Last week Victoria banned anti-abortion protesters from harassing women outside clinics within 150 metres.
The legislation, first introduced by Sex Party MP Fiona Patten, was passed with an overwhelming 31 to eight votes in the state’s upper house.
“We couldn’t live with the thought of subjecting an innocent child to a life of pain and sickness, only to watch it die a few weeks later. Does this make us murderers?”
“Women will no longer be harassed and intimidated around abortion clinics, but no doubt there will be people trying to test the law,” health minister Jill Hennessy stated.
The bill, which will prevent people from filming women entering the clinics and from blocking footpaths, roads and cars around clinics, hospitals and surgeries offering abortions, sees offenders facing fines or jail.
Liberal National party senator Matthew Canavan argued, however, that legislation banning peaceful protest from public areas is an attack on the fundamental right of freedom of speech and its importance in the exercise of public debate.
“I have been harassed whilst entering a clinic two years ago with my husband, to ask for an abortion,” says Marilia, a 28-year-old Greek Australian woman.
“I don’t think people calling you a murderer to your face is freedom of speech.”
“We wanted it [the baby] so much but we were told after the amniocentesis our baby had a condition called Trisomy 18, and that it most likely wouldn’t survive pregnancy or birth. If it did, our lives would be an ongoing suffering.
“My husband did not want to believe it at first, we left the doctor’s office seeking second and third opinions. In the end, we couldn’t live with the thought of subjecting an innocent child to a life of pain and sickness, only to watch it die, a few weeks later,” she tells Neos Kosmos.
“Does this make us murderers?”
Psychologist Vicky Manikas, who happens to be pregnant herself, strongly supports the new laws against the harassment of women or anyone else entering abortion clinics.
“I agree that the decision to have an abortion is one that is not easy and the majority of women and couples struggle when faced with making this choice,” she says.
“I don’t think any woman would find walking into such a clinic easy and would in fact find the process of having an abortion traumatic enough. Being harassed is only adding to their trauma.”
Kay, a Japanese student in Victoria, reflects on her decision often, but is convinced it was the right one. Her first boyfriend, was addicted to ice and started to abuse her.
“My family isn’t rich. I work at a cafe and once I finish my studies I will have to go back home.
“They wouldn’t accept this baby, or me. He did not want us either,” she says, admitting that she will forever carry this weight on her shoulders.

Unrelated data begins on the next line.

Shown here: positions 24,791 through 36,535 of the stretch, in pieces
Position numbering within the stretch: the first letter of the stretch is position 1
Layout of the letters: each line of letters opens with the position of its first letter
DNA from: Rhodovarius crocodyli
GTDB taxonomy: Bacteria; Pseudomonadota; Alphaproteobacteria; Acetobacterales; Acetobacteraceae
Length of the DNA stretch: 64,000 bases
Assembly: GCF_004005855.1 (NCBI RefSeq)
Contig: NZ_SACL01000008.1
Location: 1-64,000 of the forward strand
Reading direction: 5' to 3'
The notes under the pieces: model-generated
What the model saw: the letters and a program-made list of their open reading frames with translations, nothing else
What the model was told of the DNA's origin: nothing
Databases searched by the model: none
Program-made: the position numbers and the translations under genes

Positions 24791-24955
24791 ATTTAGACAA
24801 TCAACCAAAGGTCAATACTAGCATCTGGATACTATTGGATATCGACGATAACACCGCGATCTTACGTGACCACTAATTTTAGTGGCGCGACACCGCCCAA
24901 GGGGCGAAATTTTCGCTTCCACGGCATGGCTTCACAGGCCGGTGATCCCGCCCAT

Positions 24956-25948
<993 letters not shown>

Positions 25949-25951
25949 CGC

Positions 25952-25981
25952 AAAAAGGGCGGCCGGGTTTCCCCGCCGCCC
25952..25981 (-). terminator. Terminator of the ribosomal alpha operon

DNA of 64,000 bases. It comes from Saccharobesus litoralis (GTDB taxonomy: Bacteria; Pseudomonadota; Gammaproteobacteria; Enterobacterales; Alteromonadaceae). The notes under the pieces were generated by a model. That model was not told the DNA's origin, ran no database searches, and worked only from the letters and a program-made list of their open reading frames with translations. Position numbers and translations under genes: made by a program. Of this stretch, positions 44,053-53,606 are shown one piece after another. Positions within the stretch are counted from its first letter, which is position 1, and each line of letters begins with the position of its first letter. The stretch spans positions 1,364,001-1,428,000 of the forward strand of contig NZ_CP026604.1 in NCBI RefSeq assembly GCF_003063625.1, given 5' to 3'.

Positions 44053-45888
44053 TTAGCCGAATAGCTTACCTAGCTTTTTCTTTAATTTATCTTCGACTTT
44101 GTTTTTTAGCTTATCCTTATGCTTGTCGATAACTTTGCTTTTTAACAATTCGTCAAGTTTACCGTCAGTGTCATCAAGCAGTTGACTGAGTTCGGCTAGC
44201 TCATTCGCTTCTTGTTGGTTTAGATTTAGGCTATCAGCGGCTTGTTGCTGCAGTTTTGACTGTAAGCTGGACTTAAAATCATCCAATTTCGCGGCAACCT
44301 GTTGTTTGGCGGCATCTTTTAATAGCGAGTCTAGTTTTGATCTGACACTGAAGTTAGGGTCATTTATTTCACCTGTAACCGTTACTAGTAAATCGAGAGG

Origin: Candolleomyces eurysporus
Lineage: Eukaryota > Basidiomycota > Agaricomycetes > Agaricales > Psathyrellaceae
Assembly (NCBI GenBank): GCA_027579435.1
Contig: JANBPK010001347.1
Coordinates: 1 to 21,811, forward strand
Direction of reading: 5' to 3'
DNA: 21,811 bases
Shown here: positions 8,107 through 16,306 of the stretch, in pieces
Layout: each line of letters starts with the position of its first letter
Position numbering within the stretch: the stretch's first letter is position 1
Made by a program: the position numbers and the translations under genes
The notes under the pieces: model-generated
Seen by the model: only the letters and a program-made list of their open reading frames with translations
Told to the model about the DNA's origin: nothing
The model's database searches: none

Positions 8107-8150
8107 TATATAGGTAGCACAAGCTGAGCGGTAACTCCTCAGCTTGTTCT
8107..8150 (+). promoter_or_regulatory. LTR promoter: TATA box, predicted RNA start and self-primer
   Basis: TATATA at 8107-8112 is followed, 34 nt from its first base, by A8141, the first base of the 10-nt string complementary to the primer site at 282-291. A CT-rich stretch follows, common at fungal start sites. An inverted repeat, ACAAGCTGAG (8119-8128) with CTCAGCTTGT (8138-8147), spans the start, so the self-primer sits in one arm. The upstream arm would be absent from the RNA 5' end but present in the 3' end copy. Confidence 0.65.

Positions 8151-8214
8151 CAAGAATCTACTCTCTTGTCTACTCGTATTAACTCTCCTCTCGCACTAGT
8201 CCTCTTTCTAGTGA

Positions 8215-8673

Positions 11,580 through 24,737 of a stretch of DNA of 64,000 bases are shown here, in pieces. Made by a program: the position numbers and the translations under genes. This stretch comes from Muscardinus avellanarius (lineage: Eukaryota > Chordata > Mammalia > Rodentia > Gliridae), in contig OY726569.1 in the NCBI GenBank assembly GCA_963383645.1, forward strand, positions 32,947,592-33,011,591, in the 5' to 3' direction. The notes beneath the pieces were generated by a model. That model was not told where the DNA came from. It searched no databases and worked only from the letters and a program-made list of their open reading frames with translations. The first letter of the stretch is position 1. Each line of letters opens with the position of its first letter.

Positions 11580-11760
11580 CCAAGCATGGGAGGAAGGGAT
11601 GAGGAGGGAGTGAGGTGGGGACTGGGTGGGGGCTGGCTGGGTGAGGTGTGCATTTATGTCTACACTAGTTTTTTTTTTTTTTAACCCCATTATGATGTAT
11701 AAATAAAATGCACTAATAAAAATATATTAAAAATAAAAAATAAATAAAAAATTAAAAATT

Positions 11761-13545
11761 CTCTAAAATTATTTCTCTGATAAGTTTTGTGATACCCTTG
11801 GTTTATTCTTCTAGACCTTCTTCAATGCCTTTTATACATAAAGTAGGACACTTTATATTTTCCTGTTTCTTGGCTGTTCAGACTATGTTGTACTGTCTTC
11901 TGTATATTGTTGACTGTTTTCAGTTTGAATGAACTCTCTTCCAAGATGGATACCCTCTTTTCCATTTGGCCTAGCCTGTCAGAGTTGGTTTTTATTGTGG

Dr Manikas stresses that the story behind each woman’s decision to terminate a pregnancy could vary from being too young to have a child, having a drug problem which would likely cause serious problems during the development of the foetus, or the child being conceived as a result of violence and rape. These reasons still don’t make the process of going through with an abortion easy.
“As a woman who is currently pregnant, I can only imagine how difficult the decision to terminate a pregnancy would be,” she says.
“Many patients suffer from PTSD following the procedure, as it puts them through emotional and psychological turmoil which remains with them for months or even years,” the psychologist explains.
The abuse and harassment women may encounter outside the clinic limit and impede their legal rights, adding to long-term trauma and emotional turmoil which could lead to depression and even suicidal thoughts. Regardless of our inability to fully understand or empathise with these women, Manikas supports that we can acknowledge their tormented state of mind and respect them.
“We raised our grandson like a son. Our daughter fell pregnant when she was fifteen,” Soula, who follows the Old Julian Calendar, says, adamant “it is a test from God”.
“Abortion is a sin. A baby has a soul from the moment it is conceived and we have no right to take it. It is immoral.”
But, if we choose to believe that an embryo has a soul, then we should pause and wonder if that being, capable of wanting, would knowingly enter this world with spina bifida, AIDS, HIV, Down Syndrome, out of rape or incest. The list is endless.
Dr Manikas agrees that whether and under which circumstances one selects to bring a new life into the world and undertake the responsibility of a sentient being is probably the most important decision a person can make.
Parenting entails a lot of work, dedicated years of patience and support on an emotional, social and financial level while preserving your own physical and mental health. It shouldn’t be subjected to a stranger’s criticism.
*Surnames of the interviewees have been withheld for purposes of anonymity.